[tdwg-tag] class design, generalization, L(O)D

Jim Croft jim.croft at gmail.com
Mon Nov 15 23:33:44 CET 2010

I would have to agree Stan.  For all its faults TDWG has produced
standards that were/are useful.

The Australia's Virtual Herbarium would not have been possible without
the efforts and products of TDWG and the herbarium community still
rusns on this.  The Online Catalog of Australian Museums and the Atlas
of Living Australia extended this nationally and GBIF and EoL are
doing the same thing globally.

The standards may be incomplete, maybe flaky, they may not even work,
but they provide the foundation of communications and we are much
better off with slightly borked standards than with none at all.

But the criticism of TDWG sitting a bit awkwardly and self-contained
in the wider standards framework is a valid one and something we are
working to address.  I have always assumed this is one of the guiding
principles of TDWG.

I prefer the analogy of motivating jelly tpo to stay nailed to the wall.  :)


On Tue, Nov 16, 2010 at 9:24 AM, Blum, Stan <SBlum at calacademy.org> wrote:
> On 11/15/10 11:19 AM, "Peter DeVries" <pete.devries at gmail.com> wrote:
> [ ... ]
> So in addition to failing to work within the standards of the larger
> informatics community TDWG*, is failing to demonstrate that it has a
> working, useful standard.
> [...]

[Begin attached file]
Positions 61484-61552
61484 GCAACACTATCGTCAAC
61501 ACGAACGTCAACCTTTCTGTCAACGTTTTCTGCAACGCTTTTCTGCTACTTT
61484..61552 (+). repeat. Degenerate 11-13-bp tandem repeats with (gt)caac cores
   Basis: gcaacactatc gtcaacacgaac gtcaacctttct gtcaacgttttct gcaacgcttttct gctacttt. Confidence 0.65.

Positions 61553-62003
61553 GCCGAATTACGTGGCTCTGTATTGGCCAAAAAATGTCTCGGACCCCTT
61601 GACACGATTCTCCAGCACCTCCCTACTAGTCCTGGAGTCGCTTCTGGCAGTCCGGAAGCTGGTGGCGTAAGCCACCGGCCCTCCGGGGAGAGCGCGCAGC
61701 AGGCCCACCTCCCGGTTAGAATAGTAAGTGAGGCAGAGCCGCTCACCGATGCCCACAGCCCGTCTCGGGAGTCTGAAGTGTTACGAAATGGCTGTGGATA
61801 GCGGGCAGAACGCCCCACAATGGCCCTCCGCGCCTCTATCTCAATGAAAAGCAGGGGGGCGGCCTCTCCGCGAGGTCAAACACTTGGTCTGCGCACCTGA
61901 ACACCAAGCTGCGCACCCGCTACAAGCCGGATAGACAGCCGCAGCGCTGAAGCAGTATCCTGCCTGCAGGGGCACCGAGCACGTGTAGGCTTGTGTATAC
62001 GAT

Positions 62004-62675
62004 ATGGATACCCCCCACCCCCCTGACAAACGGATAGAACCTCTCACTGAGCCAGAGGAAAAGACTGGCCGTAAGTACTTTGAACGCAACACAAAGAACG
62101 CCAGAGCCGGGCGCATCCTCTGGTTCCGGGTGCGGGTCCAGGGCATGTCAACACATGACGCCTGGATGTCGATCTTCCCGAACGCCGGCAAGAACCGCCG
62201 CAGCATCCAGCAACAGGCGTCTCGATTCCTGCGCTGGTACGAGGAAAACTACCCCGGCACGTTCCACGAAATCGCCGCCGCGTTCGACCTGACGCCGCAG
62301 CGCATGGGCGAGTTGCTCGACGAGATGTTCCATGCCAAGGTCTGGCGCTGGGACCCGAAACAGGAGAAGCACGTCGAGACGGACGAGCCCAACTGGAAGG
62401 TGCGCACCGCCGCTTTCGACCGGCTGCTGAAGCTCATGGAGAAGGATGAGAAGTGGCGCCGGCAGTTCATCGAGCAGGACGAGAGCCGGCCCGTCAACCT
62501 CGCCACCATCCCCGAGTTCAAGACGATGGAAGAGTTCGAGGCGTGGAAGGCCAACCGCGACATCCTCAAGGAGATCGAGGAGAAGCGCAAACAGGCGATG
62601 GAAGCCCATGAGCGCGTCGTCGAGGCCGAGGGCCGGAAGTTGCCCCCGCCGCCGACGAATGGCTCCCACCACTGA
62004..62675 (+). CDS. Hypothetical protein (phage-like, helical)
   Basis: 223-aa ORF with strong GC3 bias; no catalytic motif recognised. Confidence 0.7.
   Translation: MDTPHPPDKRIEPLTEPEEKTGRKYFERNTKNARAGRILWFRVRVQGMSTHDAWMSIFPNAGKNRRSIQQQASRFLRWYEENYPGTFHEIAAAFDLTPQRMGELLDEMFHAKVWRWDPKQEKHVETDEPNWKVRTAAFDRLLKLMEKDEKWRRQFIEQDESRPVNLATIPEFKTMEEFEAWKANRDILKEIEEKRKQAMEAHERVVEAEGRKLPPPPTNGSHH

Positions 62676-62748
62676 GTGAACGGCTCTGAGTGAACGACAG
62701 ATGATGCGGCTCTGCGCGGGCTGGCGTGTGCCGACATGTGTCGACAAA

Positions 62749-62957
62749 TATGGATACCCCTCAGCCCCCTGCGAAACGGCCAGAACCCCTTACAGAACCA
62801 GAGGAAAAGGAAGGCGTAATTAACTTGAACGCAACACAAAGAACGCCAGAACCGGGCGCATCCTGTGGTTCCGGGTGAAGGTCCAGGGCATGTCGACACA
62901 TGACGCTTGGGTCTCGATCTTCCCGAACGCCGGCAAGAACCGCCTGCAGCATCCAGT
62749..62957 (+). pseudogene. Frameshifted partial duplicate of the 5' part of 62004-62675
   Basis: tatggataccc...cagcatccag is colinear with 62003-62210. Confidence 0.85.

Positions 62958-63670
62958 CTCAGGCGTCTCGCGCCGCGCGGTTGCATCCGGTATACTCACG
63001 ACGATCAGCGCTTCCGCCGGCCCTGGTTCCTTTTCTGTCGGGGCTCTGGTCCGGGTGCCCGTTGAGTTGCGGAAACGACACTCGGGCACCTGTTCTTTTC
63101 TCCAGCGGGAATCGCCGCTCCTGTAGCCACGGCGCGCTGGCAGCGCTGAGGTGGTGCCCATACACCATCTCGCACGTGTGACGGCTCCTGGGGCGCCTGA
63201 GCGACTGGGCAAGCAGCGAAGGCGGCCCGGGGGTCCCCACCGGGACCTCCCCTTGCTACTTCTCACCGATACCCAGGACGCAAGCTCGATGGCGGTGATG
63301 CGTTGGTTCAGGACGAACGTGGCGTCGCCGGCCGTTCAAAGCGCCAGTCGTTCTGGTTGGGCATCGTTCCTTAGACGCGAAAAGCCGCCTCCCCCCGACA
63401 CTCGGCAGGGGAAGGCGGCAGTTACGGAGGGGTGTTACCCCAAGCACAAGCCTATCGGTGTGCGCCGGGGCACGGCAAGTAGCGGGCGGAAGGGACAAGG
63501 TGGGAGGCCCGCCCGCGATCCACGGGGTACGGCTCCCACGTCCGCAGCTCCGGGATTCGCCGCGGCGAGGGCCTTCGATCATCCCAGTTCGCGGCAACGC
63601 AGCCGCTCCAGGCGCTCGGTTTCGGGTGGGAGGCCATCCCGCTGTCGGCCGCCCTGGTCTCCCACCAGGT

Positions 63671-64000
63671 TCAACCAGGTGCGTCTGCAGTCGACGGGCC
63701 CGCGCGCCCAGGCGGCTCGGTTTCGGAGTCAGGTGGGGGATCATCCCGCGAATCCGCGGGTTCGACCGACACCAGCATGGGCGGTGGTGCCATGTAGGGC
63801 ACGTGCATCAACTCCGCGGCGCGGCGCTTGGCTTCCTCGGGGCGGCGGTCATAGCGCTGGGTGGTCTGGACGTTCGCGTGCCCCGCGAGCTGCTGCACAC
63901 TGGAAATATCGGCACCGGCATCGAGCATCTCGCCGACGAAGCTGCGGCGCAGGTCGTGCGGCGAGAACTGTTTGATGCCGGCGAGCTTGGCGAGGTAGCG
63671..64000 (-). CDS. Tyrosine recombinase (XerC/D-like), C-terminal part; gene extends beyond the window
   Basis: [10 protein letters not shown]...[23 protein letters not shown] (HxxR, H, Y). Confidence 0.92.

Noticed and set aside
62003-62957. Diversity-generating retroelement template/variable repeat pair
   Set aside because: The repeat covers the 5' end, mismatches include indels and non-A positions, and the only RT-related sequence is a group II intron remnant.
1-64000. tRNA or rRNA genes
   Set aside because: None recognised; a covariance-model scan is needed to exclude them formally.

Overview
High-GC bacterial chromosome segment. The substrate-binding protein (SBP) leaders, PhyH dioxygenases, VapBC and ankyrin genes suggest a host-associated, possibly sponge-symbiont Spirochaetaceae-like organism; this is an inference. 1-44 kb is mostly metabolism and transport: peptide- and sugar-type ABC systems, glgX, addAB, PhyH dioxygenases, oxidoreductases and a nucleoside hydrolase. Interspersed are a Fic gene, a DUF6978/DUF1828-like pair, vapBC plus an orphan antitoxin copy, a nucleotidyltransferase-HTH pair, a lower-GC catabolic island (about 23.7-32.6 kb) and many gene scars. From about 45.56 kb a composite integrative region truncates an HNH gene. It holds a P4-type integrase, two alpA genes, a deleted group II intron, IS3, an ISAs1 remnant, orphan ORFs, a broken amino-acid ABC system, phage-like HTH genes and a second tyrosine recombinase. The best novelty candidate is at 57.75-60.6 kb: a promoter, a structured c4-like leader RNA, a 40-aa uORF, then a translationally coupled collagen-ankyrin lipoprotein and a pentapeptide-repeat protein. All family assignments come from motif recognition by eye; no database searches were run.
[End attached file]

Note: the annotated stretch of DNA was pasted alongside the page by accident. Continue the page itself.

> DarwinCore is not the only thing TDWG has done, but the DarwinCore is
> explicitly based on Dublin Core, both in content and in the DCMI approach to
> maintenance.  More over, every TDWG effort in the last decade has been based
> on some kind of widely used internet standard (XML schema, for example).
>  Are those not part of the larger informatics community?
> The second part of the statement is a very narrow opinion.   GBIF provides
> access to more than 200 million organism occurrence records gathered from
> hundreds of providers, all using TDWG standards.  Not working, not useful?
>  Only if your definition of useful includes the qualifier “with semantic web
> technologies.”  Yes, within the semantic web domain, we don’t have anything
> useful or working.
> I think the point of this discussion is to determine what demonstrations and
> supporting specifications would be appropriate and feasible in the near
> term.   Then we need motivation for a herd of cats.
> -Stan
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Jim Croft ~ jim.croft at gmail.com ~ +61-2-62509499 ~
'A civilized society is one which tolerates eccentricity to the point
of doubtful sanity.'
 - Robert Frost, poet (1874-1963)

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